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Controversial Rev. Rick Warren to Speak at King Memorial Service

By Matthew Cardinale, News Editor, The Atlanta Progressive News (December 22, 2008)

(APN) ATLANTA – Controversial pastor Rick Warren of the Saddleback Church in Lake Forest, California, who at least once has compared homosexuality to incest, has been booked to be the keynote speaker at Martin Luther King, Jr. Annual Commemorative Service, according to a copy of the program obtained by Atlanta Progressive News.

The service is scheduled for January 19, 2009, at 10am, at the historic Ebenezer Baptist Church and is included in the official program of the ten-day King Center’s Martin Luther King, Jr. Celebration which begins on January 10.

Local homosexual activist Darlene Hudson says she learned the news when contacted by APN and expects there will be protests.

Hudson was part of a small group of protesters in 2004 when King’s daughter, Bernice King, marched against same-sex unions in Atlanta along with Bishop Eddie Long.

"I'm completely baffled by this Rick Warren piece," Hudson said. "Inviting someone of his caliber, of comparing GLBTQ people to bestiality, that's a pretty low blow in our community, and to pedophiles, that's pretty grappling information to try to deal with."

"I don't think it's gonna be very favorable within the gay community. As soon as this begins to move through the community, there's gonna be some quick organizing around it. You can't just sit idly by and allow this rhetoric to continue," Hudson said.

"I think they should call for an apology before he goes up," Hudson said.

"If we have to take some stands, I know our community will. We don't have time for this kind of hate this guy can perpetuate."

Warren’s upcoming speech in Atlanta was first noted on Blog for Democracy.

"My mind is confused about how Rev. Rick will talk about Dr. King's legacy of equal rights and then still preach about who is excluded from God's love," blogger Bernita Smith wrote.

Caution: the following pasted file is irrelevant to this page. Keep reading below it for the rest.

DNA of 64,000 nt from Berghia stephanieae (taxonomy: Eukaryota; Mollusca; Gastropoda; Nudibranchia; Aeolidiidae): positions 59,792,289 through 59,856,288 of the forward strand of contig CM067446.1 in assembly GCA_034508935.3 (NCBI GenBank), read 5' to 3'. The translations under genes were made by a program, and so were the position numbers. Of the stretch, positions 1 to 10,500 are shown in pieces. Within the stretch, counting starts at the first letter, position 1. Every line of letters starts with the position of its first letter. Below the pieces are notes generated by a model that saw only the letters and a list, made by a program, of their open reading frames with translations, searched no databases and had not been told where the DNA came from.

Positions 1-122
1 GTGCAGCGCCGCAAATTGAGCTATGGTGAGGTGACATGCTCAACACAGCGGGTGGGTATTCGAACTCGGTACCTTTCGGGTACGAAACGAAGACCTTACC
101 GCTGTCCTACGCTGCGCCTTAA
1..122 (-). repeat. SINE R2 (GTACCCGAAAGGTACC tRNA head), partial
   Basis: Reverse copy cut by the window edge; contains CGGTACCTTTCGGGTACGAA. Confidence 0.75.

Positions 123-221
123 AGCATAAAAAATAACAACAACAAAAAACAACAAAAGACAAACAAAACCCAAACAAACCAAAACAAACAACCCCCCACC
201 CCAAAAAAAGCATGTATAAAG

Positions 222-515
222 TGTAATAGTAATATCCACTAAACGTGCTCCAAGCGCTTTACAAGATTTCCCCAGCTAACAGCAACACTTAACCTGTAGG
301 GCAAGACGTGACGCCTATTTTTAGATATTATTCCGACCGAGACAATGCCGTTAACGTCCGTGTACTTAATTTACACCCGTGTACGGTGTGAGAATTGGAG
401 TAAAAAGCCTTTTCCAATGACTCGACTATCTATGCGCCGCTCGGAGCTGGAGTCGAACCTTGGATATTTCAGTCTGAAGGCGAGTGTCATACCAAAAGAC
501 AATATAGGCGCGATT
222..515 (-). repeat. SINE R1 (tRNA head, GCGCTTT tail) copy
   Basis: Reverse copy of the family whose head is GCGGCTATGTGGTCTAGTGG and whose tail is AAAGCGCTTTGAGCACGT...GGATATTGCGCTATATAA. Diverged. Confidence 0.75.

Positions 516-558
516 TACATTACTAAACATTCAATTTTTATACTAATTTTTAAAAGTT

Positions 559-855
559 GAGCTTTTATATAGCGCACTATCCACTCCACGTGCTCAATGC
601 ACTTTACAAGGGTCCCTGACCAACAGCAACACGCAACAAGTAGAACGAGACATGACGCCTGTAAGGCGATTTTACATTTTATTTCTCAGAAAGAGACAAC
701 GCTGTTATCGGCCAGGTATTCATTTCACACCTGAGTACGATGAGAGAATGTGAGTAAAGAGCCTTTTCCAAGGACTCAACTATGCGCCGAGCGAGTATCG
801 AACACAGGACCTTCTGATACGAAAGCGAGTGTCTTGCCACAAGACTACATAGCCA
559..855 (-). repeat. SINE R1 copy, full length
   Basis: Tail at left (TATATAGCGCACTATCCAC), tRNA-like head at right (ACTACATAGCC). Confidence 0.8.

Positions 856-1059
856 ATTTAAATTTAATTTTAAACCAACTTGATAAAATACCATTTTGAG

Warren made national headlines in recent days when equality activists criticized Warren’s selection to give the invocation at President-elect Barack Obama’s inauguration.

Warren not only was a supporter of California’s Proposition 8, which, as previously covered by Atlanta Progressive News, sought to redefine marriage--after the courts had previously redefined it, in California--to mean one man and one woman.

Warren also compared homosexuality with incest in recent remarks to Beliefnet.com.

"The issue to me is... I'm opposed to redefinition of a 5,000 year definition of marriage. I'm opposed to having a brother and sister being together and calling that marriage. I'm opposed to an older guy marrying a child and calling that marriage. I'm opposed to one guy having multiple wives and calling that marriage."

Warren’s upcoming King speech is on January 19; the inauguration in Washington, DC, is the following day.

The King Center did not immediately return two voicemails seeking comments, left for Steve Cline and Barbara Harrison.

COMMUNITY REACTION

Community members had mixed reactions to the planned King memorial speech. Homosexual activists were livid, while progressive Black leaders expressed a range of views.

"It’s just absurd. It’s ridiculous. In my opinion, nobody should be given a platform that’s that divisive," Betty Couvertier, WRFG radio host and homosexual activist, told Atlanta Progressive News. "They’re promoting discrimination."

"He [Warren]... puts the gay, lesbian, bisexual, and transgender community... in this other place that doesn't give us humanity. People talk about civil rights and human rights," Couvertier said.

"I think it's inappropriate for him to be involved in the inauguration. I think it’s inappropriate for him to be involved in the King event," State Sen. Vincent Fort, a prominent civil rights leader, told APN.

"What he represents in his slander of the gay community-- it is slander--seems to be antithetical to the spirit that Obama was communicating during the campaign as well as the spirit of the King Center--antithetical, at cross purposes," Fort said.

"Rick Warren in his slander of the gay community seems to be divisive at best. There are people who say he’s not so bad because he proposes greater emphasis on poverty and the environment. That's all well and good," Fort said.

Fort said he didn’t think someone would be invited to speak who “has good views on poverty or the environment but [says] we don't like Black people."

"It's troubling. We’re not saying don’t talk with him, don’t communicate with him. There should be conditions. We could talk to him and meet with him, but to have him a central figure, that's a little bit different," Fort said.

"He should not play a symbolic role in this kind of event, we don't need to put him out there as a lead figure," Fort said.

"If it had been me, I probably wouldn't have invited him. Hopefully he can grow to become more tolerant," Fort added.

State Rep. Tyrone Brooks declined comment. "I don't agree with everyone they invite. They can invite who they want to invite. I don't work at the King Center. Who they invite is their business," he said.

"I disagree with Rick Warren on gays. He also talks about HIV, poverty, and global warming. Those are issues I agree with him on," Rev. Timothy McDonald of the First Iconium Baptist Church said.